RELEASE OF EX-PETS
Release of ex-pets
Pet macaques are likely, as they mature, to become unmanageable and dangerous. For this or other reasons, they may then be confined to small cages, or chained, or their owners may no longer want to keep them at all. This sometimes results in ex-pet macaques being released into the wild. Similarly, either for lack of options or as a quick “fix”, government officials or overcrowded rescue centers will sometimes release confiscated macaques, often without consideration of the impact that this can have on the local environment, the welfare of the individual monkeys, or the relationship between local people and local wildlife in the area.
Release of ex-pet monkeys can be done successfully, with good welfare for released monkeys and minimal impact on the local environment and inhabitants. But even when time, care and resources are dedicated to such projects, success is not guaranteed. Suitable habitats with plentiful enough resources to sustain the released individuals must be identified. Extensive rehabilitation and preparation for release is usually necessary; monkeys who have lived much of their lives in captivity may not have the skills they need to survive. Details health screenings must be carried out in order to avoid introducing disease into local populations of wildlife. Sterilisation should be considered if resources are finite and/or if further releases in the area are anticipated. Post-release monitoring is required in order to evaluate success.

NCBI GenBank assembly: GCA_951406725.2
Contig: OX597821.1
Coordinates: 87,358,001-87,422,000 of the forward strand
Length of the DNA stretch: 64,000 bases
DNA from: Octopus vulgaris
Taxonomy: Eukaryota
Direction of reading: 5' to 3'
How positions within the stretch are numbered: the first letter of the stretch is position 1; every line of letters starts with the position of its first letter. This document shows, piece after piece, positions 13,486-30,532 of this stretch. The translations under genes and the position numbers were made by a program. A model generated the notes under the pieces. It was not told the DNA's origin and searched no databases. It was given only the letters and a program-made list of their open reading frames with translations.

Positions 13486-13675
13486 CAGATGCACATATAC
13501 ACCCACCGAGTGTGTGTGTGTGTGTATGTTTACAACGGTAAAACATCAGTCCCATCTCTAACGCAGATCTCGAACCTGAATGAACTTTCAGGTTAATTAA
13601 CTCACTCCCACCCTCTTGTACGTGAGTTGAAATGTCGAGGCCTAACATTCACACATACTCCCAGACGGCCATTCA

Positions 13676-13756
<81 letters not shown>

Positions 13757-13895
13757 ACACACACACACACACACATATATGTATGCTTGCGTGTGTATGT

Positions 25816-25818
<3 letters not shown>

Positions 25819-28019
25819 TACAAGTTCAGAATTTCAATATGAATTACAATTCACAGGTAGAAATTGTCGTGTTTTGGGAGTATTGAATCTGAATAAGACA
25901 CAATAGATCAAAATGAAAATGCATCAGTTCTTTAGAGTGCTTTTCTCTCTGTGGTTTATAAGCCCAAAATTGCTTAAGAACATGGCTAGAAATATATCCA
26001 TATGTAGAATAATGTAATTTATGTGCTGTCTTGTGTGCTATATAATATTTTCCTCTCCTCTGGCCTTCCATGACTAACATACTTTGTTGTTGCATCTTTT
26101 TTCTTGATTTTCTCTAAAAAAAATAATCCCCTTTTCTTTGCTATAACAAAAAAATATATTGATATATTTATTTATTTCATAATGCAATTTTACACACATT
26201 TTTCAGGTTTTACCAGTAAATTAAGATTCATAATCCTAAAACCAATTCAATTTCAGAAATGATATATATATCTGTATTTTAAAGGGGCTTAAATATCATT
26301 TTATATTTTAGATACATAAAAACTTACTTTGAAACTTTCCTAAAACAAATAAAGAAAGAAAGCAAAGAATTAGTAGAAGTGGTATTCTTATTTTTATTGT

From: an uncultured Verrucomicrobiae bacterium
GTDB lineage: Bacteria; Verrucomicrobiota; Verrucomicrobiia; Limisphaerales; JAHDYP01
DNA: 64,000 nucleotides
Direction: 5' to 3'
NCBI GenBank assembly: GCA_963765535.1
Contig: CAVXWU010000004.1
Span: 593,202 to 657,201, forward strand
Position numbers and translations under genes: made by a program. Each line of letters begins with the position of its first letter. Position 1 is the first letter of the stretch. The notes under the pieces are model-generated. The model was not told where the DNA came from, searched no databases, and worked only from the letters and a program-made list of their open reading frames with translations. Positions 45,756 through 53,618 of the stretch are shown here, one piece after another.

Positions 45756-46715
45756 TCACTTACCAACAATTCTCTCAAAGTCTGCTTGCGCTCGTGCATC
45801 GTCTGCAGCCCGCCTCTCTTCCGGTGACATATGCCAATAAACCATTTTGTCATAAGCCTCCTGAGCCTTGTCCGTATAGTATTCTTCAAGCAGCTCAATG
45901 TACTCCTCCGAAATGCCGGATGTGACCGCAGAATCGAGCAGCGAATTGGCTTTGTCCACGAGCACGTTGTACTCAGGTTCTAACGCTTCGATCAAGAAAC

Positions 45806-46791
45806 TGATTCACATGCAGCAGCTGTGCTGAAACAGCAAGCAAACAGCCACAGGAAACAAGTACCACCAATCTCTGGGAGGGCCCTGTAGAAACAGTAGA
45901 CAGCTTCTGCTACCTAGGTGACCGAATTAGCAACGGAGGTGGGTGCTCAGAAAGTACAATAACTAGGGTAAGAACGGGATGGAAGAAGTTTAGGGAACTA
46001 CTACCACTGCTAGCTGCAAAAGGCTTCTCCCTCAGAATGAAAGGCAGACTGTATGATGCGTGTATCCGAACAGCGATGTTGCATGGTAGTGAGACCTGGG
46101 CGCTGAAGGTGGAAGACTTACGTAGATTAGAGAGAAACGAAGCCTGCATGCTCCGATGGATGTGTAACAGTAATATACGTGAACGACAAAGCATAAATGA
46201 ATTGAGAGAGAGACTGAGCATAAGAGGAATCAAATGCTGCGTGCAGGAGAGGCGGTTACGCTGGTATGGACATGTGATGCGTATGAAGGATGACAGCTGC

The IUCN SSC Primate Specialist Group produced guidelines for primate reintroductions in 2002 (HERE). These guidelines are, however, oriented towards reintroductions for conservation purposes and may not address the unique challenges inherent in the release of rescued individuals. The IUCN’s guidelines for the reintroduction of great apes (HERE) and gibbons (HERE) each contains further (transferable) guidance. No guidelines specific to macaques or monkeys in general have been produced.
The release of ex-pet macaques is interlinked with negative human-macaque interactions. For example, in Vietnam, where habituated ex-pet macaques are often released into the wild immediately following or soon after confiscation, conflict can be exacerbated because the monkeys are likely to see humans as a source of food, and may not have the skills they need to forage for their natural foods. The macaques at Son Tra have been thought to include inappropriately released ex-pets.